Fresh concerns raised over WWF push for high cost sustainability standards
Worldgrowth.org – A campaign by the Worldwide Fund for Nature (WWF) to impose onerous and costly sustainability palm oil standards on small farmers in South East Asia will not materially improve the environment and only reduce their commercial viability, according to pro-development NGO, World Growth.
In a new report, World Growth has detailed how the cost of adopting the standards in the WWF sustainability system (known as RSPO – Roundtable on Sustainable Palm Oil) would push small holders out of global markets.
This would be another consequence of the global campaign by WWF to pressure processors and retailers to capture the global supply chain in palm oil despite national laws in Southeast Asia already requiring producers to be sustainable.
One effect of the campaign was recently shown in France. National retail chains supported efforts to tax palm oil. The ensuing increase in the cost of Nutella, which uses palm oil, would have given market advantage to its own competing, non-palm oil, home brand products.
World Growth Chairman, Ambassador Alan Oxley, released the following statement:
“It was only in June that the United Nations reconfirmed its consensus on sustainable development adopted 20 years ago, that action to ensure sustainability should go hand in hand with action to raise living standards. This new report reveals that WWF is ignoring that consensus, most recently by proposing that small farmers who produce 40 percent of global palm oil adopt its costly standards. This would make them uncompetitive in global markets.”
“WWF’s strategy is to control markets and supply chains by getting large processors and retailers to dictate that producers implement WWF standards which are set out by the Roundtable on Sustainable Palm Oil which WWF set up.”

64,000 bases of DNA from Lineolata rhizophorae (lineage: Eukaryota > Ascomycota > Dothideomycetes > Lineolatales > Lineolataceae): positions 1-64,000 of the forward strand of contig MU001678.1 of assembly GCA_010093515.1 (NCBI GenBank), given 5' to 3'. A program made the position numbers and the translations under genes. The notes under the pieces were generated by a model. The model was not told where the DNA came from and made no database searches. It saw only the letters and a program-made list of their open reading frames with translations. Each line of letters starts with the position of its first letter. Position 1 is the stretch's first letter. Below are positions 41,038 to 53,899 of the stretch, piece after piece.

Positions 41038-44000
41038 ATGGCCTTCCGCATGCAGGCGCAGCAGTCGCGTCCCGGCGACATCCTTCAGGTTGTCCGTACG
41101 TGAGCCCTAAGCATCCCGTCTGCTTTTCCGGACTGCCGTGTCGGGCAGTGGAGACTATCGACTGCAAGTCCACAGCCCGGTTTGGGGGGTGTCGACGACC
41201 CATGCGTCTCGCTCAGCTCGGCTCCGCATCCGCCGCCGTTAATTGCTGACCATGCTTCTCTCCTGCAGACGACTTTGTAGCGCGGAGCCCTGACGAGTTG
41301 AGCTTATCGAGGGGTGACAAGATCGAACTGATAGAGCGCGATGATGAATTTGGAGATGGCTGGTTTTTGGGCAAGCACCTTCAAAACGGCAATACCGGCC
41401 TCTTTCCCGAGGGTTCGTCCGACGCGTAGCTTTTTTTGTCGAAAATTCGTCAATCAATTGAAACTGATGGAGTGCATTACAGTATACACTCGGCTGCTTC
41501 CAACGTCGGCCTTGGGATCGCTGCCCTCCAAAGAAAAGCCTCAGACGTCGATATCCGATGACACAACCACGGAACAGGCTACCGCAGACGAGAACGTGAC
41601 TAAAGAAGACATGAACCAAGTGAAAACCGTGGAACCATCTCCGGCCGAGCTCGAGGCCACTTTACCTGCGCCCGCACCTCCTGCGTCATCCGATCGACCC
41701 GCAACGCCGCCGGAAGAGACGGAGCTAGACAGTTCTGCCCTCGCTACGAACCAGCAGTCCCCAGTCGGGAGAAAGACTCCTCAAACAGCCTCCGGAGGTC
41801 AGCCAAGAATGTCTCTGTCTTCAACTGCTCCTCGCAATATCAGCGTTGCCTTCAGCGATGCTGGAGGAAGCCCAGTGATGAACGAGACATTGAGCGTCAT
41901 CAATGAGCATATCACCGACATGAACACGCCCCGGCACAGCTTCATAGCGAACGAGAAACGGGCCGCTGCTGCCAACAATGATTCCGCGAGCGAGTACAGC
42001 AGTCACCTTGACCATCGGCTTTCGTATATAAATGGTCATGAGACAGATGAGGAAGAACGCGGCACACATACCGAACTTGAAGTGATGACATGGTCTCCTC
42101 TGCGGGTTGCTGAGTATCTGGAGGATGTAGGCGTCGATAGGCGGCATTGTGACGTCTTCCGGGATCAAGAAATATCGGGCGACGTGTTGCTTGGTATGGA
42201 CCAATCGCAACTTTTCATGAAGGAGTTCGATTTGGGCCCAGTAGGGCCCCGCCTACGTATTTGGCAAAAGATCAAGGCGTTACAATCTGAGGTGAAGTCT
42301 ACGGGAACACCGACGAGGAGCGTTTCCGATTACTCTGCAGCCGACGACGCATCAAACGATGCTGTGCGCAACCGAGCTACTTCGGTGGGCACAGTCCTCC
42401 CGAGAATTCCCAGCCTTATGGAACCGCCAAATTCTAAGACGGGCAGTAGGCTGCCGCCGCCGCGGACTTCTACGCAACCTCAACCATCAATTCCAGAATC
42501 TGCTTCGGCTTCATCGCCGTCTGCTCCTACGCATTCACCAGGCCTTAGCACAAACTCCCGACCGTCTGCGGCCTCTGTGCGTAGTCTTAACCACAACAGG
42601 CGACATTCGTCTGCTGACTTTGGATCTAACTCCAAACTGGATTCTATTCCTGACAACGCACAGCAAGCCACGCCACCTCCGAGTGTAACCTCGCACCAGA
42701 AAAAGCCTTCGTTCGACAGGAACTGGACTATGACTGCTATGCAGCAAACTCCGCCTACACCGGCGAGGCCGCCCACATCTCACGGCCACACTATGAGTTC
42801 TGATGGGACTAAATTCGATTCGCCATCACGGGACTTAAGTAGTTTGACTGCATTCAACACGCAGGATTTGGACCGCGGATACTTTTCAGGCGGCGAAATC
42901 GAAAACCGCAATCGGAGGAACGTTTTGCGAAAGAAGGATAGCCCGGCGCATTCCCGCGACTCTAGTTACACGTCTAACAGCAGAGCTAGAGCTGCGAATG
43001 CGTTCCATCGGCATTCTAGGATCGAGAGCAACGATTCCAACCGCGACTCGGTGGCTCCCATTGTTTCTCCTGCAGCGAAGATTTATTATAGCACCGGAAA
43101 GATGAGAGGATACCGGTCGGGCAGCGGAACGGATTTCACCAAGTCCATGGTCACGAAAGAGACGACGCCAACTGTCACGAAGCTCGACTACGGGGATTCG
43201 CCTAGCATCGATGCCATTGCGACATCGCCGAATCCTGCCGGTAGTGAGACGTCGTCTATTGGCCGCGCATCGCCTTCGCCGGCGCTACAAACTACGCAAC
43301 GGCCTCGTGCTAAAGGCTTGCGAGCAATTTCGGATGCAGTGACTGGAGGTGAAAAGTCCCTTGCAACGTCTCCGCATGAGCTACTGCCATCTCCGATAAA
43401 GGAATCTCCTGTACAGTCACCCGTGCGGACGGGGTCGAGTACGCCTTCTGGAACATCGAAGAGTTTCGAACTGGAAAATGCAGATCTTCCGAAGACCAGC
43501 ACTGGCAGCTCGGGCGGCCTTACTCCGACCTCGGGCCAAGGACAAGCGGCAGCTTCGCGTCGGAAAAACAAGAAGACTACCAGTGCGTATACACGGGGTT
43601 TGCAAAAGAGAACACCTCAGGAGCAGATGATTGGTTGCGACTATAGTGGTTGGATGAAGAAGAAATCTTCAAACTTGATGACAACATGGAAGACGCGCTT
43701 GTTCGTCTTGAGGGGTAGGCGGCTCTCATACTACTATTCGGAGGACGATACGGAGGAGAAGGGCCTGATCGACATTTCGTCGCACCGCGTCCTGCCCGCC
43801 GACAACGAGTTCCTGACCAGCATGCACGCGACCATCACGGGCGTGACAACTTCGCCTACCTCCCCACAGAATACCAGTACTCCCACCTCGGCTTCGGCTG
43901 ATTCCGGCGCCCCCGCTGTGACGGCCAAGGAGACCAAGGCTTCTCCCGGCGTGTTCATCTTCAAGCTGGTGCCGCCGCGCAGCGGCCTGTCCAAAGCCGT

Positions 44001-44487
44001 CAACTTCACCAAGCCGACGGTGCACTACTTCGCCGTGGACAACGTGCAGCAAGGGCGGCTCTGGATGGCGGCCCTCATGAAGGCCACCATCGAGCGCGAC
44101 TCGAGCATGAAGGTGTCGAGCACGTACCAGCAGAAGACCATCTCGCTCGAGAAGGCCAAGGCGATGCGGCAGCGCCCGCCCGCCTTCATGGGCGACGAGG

“This will not noticeably improve sustainability. It is already a legal requirement in the world’s biggest palm oil nations, in Southeast Asia, that producers meet rigorous sustainability standards.”
“Smallholders are defined in the RSPO as farmers with holdings of less than 50 hectares. In reality many have much less. These are people who have only just escaped subsistence farming and form a large proportion of rural populations in Southeast Asia.”
“The RSPO is now offering to pay them to adopt its standard, but the cost of RSPO certification will still make smallholders uncompetitive.”
“Producer countries such as Malaysia have actively fostered oil palm production to raise living standards of smallholders. This was commended by the World Bank for reducing poverty.”
“The WWF plan would devastate small farmers but benefit large food retailers, for example Casino and System U in France keen to displace product using palm oil with home brand products not using palm oil. A tax was proposed on palm oil in France and producers in Africa and Asia successfully rallied against it.”
“The FAO has also pointed out the WWF scheme could be used to block access by smallholders to global markets.”
“WWF is also pushing its sustainability agenda in developing markets with poor consumer such as India. The effect would be to raise the costs of staple foods for the poor.”
“WWF should drop its demand small farmers be RSPO-certified, and acknowledge simpler certification systems exist, such as the Malaysian government backed GAP scheme, that can enable small-scale farmers to improve production, enhance sustainability and ensure that path to prosperity is fulfilled.”
Read the new World Growth report here